A Conservative led council has refused to give a tax break to Tata Steel’s Scunthorpe plant, admitting that granting a discount on the firm’s £15.2 million business rates bill would be illegal under EU law. Tata Steel yesterday confirmed 900 job losses at the plant, in addition to a further 300 across three further locations.
Warning bells have been ringing over the steel industry for the last few months as high energy prices and a flood of cheap Chinese steel on the market combined to make British steel ever less profitable. The warnings prompted the Labour Party group on North Lincolnshire Council to grant Tata’s Scunthorpe plant a reprieve on business rates in order to preserve jobs, but the Council has insisted that it can’t.
In the face of fresh pleas, council leader Liz Redfern has reiterated that the council’s hands are tied, the Scunthorpe Telegraph has reported.
“In terms of business rates, the Council has been looking very carefully at this, however the barrier we face is that of EU state aid laws which prevent countries from unfairly subsidising one industry over another,” she said. “The legal advice we received is clear in that the Council would be acting illegally if it simply stopped collecting business rates from Tata.”
Ms Redfern said that the council was talking to government ministers to enquire whether any legal mechanisms exist at the national or EU levels which would allow the council to step in and help. But she added: “It is a fact that EU law and international trade agreements do not allow Governments to provide subsidies to their industries.”
The steel industry in fact falls foul of EU law on a number of aspects, as it is also affected by the EU’s environmental regulations which push up energy prices. Steel is a highly energy intensive industry.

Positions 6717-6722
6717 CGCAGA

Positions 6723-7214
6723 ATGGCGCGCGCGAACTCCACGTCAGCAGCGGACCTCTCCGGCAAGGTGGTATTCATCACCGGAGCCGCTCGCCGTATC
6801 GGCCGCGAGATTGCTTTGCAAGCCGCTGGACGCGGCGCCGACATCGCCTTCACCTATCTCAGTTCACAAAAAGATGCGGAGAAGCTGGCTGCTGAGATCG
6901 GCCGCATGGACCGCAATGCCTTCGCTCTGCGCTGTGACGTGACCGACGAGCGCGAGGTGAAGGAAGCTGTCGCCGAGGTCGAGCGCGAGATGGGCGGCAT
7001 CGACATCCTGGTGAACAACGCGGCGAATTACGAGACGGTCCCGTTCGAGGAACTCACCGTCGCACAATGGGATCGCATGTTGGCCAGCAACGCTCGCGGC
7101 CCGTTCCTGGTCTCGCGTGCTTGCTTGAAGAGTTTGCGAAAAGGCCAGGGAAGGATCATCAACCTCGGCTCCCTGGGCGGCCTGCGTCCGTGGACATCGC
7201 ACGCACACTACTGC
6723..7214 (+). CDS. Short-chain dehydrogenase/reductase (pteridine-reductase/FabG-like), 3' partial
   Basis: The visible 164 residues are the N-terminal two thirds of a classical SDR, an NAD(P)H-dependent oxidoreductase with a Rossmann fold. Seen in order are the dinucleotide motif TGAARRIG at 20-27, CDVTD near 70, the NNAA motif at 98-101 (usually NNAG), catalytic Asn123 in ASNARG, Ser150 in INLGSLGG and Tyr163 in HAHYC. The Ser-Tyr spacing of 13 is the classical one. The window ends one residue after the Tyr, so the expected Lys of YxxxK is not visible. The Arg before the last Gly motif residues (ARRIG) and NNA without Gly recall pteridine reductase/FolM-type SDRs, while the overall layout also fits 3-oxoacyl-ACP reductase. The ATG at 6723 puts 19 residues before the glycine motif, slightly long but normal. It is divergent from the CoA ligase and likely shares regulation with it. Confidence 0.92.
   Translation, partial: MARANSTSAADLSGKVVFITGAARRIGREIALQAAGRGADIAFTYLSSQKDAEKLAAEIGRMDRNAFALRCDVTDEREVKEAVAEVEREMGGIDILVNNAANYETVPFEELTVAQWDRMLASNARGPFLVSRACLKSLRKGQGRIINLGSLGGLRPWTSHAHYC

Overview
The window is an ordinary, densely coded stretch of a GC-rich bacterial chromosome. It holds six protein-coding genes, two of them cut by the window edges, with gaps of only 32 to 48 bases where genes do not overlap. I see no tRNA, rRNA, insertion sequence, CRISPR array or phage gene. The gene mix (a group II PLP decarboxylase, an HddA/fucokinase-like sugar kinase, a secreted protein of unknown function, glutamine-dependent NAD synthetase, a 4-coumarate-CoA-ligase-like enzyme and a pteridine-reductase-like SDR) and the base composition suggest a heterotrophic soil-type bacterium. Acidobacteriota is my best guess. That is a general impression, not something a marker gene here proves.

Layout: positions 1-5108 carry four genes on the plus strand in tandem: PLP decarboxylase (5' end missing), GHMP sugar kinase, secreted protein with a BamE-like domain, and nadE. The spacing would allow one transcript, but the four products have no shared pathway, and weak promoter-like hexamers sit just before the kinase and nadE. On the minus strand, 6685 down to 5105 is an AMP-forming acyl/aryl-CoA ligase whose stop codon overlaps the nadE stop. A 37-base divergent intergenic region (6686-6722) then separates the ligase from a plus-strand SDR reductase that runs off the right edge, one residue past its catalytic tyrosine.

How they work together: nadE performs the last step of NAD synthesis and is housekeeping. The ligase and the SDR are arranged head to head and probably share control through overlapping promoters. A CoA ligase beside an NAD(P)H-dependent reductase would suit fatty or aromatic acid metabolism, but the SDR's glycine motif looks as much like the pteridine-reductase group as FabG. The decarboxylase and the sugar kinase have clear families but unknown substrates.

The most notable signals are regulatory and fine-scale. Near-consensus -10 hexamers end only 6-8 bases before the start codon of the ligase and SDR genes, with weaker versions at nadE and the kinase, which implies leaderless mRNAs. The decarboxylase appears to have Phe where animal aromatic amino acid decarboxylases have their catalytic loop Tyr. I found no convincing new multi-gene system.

Councillor Redfern acknowledged the role that energy has played in the downfall of the industry, saying: “The Government is currently waiting for EU approval on a compensation package on energy, this would help Tata in Scunthorpe a great deal. The Chancellor announced this back in 2014 and we are still waiting for EU approval.”
She concluded: “I have been reassured that everything that can be legally done is being looked at.”
With Britain’s referendum on membership of the EU due in 2017, the impact of EU regulations on the nation’s industries is set to become a matter of heated debate.
Jane Collins MEP, UKIP’s employment spokesman told Breitbart London: “People think the EU is all immigration and bendy bananas, but there’s virtually no part of our lives it doesn’t stick its nose into.”
Speaking to BBC Humberside yesterday, she described the impact on British steel workers and their families as “devastating,” arguing that the best course of action now is simply to ignore the EU rules.
“There has been a lot of talking but little action by MPs, businesses and unions – the latter of course who happily accepted green taxes without thinking of the consequences to the very workers they are supposed to represent,” she said.
“EU state aid rules prevent us taking over steel mills and running them as a going concern. It stops us providing short term funding for wages or improvements in manufacturing which could improve production and lower costs. In short, it stops us putting even a temporary halt on job losses while other options are researched.
“In 2017 we are going to have a referendum on our EU membership. That’s the year after next. In legal terms, that’s no time at all.
“It means that theoretically we could chose to ignore EU state aid rules, knowing that by the time any fines or court action comes our way, we could have chosen to wave goodbye to Brussels and their overbearing, job costing rules and regulations.”